Lopo (Zambia) Project Addendum

Lopo – Another successful LifeNets Borehole

From Filius Jere posted August 14, 2023

Original story https://lifenets.org/zambia-lopo-village-borehole-project/

Finally, over 200 households of the Lopo community have access to clean and safe water, thanks to LifeNets International. Lopo is situated on Zambia’s eastern border with Malawi and is part of a group of five densely populated villages in eastern Zambia.

Surrounded by the Mchinji and Luangeni ranges of hills, the area has an estimated population of two hundred and fifty to three hundred households. On average, each household comprises eight persons inclusive of two parents and six children. However, many households have more due to the traditional extended family system where relatives adopt orphans, widows and widowers as a result of scourges like HIV and AIDS. 

Due to over-population, clean and safe water has always been a challenge to who, for many years, have depended on unsafe water sources from their vegetable gardens. The government, and other development projects, have tried to provide boreholes. However, several attempts have resulted in dry boreholes due to the underground rock slates. As a result, over the years, people have depended on only two low-yielding boreholes out of five.

The LifeNets project was similarly threatened with failure. At the first site, drilling struck a rock slate only a few meters from the surface; which went on all the way down to the contracted depth of fifty meters. However, due to tenacity and generosity by LifeNets’ injection of extra funds, it was possible to engage a more experienced water engineer to explore for water at a new site within the village. A substantial amount of water was struck at a depth of twenty meters and this went all the way down to fifty meters. This was a most exhilarating occasion for the villagers and everyone willingly volunteered to work on the borehole site to render it clean and hygienic.

During a modest handover ceremony of the borehole on 26 July 2023, all the five headpersons were either present personally or represented by their senior indunas. And speaking on behalf of his fellow headpersons, headman Lopo expressed profuse thanks to LifeNets and the local leadership of the United Church of God for lobbying LifeNets.

“We have endured water blues for so long that we shall safeguard this facility jelousily,” he said. “We do not want to beg from our benefactors continuously. So we have already set up a Borehole Committee that will oversee the proper use of the facility. It will also collect a small levy from each household to be used for maintenance and repair of the borehole.”

Speaking after the headman, Anselm Jere, leader of the Bible Study Group of the United Church of God in the area, also thanked LifeNets International. “With water nearby,” he said, “we will now be able to make bricks and build a small structure for our weekly Bible study session on the Sabbath. In this way, we shall be able to contribute in the work of Preaching the Gospel.”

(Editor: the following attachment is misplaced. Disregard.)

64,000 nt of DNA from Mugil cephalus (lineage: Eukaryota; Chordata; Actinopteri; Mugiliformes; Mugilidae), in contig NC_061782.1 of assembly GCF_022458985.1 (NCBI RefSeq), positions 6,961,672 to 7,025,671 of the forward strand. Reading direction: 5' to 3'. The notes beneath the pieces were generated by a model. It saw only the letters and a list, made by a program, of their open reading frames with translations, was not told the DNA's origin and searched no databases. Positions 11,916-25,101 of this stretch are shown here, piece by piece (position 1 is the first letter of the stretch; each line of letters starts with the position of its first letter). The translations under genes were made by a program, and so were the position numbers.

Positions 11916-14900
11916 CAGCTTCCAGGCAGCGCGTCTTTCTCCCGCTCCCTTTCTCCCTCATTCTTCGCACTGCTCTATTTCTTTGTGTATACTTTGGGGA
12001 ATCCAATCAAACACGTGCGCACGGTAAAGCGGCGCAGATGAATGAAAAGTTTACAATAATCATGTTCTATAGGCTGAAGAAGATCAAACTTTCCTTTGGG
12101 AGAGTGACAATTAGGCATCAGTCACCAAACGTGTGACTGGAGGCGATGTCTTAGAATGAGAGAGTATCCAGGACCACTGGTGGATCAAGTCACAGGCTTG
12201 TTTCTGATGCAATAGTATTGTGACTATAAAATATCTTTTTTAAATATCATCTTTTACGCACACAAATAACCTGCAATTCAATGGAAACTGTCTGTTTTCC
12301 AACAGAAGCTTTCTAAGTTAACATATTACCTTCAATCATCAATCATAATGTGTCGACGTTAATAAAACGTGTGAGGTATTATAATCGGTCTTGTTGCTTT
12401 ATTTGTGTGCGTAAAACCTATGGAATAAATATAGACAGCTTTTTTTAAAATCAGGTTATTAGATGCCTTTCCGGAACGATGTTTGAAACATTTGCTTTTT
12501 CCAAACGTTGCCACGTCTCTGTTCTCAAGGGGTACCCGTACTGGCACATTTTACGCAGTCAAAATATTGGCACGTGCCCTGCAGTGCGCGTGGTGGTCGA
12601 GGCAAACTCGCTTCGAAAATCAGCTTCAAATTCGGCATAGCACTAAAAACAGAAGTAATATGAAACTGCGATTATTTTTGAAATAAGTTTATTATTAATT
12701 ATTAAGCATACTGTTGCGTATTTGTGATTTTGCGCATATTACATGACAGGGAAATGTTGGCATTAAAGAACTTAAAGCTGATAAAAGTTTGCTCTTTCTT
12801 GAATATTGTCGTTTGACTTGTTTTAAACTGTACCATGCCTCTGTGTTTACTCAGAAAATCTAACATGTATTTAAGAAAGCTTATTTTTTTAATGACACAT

The drilling rig struck hard rock only a few meters below the surface. This went all the way down to the contracted fifty meters. Work was abandoned.

Members of the Lopo UCG Bible Study group were very disappointed with the bad result in the wake of a lot of excitement. However, they were elated to hear that LifeNets would try for another borehole at another site within the village.

At the new site, water was struck at a depth of twenty meters and it was gushing all the way down to a depth of fifty meters. The pool of water that formed indicated that there was a good water reservoir underground.

The hand-pump was fixed immediately and a local bricklayer volunteered to build a circular pan around it to control spillover and maintain hygiene. 

This was a most exhilarating occasion for the villagers and everyone was willing to volunteer in any work to make the borehole site clean and safe. This included digging a trench to a soak-away (pit) for spill-over.

Thorny tree branches were put around the borehole to keep away children and village livestock. Nobody was allowed to use the borehole for three days to allow the wet concrete to cure and settle down. 

“LifeNets 22-07-23” was also engraved into the wet concrete as a perpetual indicator of the people’s gratitude to their benefactors..

The borehole was handed over to Lopo community by the elder of the United Church of God, on behalf of LifeNets International. The UCG Bible Study group plans to start making bricks for small hall for their Sabbath meetings.